For the second year in a row, Tim Hortons has been revealed to be one of the country's worst plastic polluters, joining Nestle and Starbucks on the worst-in-Canada list. A new report has found that their plastic bottles, coffee cups, lids, and other branded plastic waste were some of the most common items recorded during Canada-wide beach and ocean cleanups.
Over the past couple of months, Greenpeace has been working with the Break Free From Plastic movement, and they have completed brand audits country-wide in order to uncover Canada’s worst offending plastic polluters.
According to the report, thousands of volunteers spent hundreds of hours sifting through Canada’s discarded plastic packaging, which had all been retrieved from beaches, rivers, shorelines, and oceans in Canada. The branding of these items was noted and logged, and the report has officially concluded the country’s worst plastic polluters.
Joining Nestle, Tim Hortons and Starbucks, it was McDonald's and the Coca-Cola Company that rounded out the top five worst offenders.
According to the report, the most common plastic items found on Canada's shorelines included cigarette butts, bottles and bottle caps, food wrappers, cups and lids, plastic bags, straws, and stir sticks.
Sarah King, head of Greenpeace Canada's oceans and plastics campaign, told CBC News that their primary goal was to "hold companies accountable for the plastic pollution problem that they continue to create."
The report explained, “...It’s impossible to count the number of [Tim Hortons] coffee cups or lids I have seen or picked up along a highway, in a park, on a beach or along a river. So it’s no wonder that the prevalence of these cups at our cleanup and audit locations landed this company in the second top polluter spot in Canada.”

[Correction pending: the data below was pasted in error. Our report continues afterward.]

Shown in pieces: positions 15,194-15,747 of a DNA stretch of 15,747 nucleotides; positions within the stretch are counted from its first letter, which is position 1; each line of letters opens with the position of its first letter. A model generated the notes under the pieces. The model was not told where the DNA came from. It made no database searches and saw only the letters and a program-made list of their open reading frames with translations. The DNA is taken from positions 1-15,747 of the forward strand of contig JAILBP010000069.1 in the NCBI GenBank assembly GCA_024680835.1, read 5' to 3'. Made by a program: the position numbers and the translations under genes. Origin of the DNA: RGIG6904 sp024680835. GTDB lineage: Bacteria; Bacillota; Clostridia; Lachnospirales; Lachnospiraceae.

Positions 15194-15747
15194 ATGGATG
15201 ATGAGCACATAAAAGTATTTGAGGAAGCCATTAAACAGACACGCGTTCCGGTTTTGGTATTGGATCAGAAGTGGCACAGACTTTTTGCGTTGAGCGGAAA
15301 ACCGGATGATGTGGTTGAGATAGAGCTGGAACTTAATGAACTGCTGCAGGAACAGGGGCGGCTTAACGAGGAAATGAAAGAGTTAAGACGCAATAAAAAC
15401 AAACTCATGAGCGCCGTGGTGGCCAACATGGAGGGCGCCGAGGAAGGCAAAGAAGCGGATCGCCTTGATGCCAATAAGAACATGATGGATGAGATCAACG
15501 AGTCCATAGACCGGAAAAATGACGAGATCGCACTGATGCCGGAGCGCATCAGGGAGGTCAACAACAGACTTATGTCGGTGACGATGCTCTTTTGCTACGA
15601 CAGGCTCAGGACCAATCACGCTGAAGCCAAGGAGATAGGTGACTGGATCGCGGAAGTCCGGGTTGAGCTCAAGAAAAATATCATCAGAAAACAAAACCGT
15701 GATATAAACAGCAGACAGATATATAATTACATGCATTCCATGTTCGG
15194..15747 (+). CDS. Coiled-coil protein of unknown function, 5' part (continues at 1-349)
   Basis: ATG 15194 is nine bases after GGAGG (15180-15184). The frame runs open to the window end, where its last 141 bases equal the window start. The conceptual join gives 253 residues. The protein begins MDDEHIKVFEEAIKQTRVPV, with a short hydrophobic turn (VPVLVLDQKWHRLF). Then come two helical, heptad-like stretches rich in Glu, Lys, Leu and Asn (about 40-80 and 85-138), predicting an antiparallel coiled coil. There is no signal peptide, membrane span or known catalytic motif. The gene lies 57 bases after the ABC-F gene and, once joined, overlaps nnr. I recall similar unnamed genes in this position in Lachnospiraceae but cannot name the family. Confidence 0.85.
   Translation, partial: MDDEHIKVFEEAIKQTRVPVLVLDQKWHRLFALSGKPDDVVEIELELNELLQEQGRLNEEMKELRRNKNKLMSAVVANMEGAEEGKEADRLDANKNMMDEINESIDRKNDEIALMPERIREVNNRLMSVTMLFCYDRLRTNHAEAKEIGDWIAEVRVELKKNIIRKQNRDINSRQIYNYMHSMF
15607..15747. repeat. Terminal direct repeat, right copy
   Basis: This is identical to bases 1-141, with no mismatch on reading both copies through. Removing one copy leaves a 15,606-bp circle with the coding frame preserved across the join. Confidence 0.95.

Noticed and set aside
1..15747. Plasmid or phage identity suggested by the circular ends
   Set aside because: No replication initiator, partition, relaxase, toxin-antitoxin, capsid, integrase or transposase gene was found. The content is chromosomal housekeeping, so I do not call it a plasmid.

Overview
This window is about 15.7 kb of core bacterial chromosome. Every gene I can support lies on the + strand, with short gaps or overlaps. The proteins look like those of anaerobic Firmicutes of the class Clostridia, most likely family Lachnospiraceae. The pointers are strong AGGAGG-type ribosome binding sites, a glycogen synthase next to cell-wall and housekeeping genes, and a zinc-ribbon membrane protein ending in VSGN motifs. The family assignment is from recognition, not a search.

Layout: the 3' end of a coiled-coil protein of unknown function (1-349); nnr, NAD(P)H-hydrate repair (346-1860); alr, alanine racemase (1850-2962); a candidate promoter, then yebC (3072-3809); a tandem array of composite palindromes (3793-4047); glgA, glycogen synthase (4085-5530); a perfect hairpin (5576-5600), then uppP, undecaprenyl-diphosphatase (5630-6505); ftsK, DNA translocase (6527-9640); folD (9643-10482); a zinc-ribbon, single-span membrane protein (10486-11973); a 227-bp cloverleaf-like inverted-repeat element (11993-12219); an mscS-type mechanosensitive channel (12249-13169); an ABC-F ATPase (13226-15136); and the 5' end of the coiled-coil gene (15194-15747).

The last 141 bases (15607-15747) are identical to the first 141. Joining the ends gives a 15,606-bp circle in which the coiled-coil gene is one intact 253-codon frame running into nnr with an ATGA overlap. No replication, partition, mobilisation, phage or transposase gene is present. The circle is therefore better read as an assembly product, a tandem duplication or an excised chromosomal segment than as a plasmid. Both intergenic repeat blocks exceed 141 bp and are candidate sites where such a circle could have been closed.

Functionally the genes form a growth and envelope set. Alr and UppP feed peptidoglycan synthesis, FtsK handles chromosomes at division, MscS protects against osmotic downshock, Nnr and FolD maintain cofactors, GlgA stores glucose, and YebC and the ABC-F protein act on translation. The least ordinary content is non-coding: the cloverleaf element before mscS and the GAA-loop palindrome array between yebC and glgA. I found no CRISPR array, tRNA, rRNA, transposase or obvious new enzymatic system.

It added, "I wonder what Sidney Crosby and other hockey players think about their face being on those cups now?”
Speaking to Narcity about the Greenpeace report, a Tim Hortons spokesperson explained, "We believe that we have a responsibility to contribute to a clean environment."
They went on to note that they have offered a 10-cent discount to anyone who brings a reusable mug since 1978, and confirmed that they're also launching a new $1.99 reusable cup.
Tim Hortons also claims they have been attempting to contact Greenpeace “to discuss developing a productive relationship to assist us in accelerating our sustainability initiatives,” but have yet to receive a response.
This isn’t the first time Tim Hortons has been criticized for its impact on the environment. Earlier this year, their "Roll Up The Rim" promotion came under fire from Canadians, who argued that the 300 million red cups that were made for the competition would inevitably have a negative impact on the environment.
The competition was not available to anyone using reusable cups or containers, meaning that you had to buy a single-use cup to enter.
Earlier this year, the federal government proposed a ban on all single-use plastics in Canada. It is not yet known exactly when this will be implemented, and exactly which products it will include.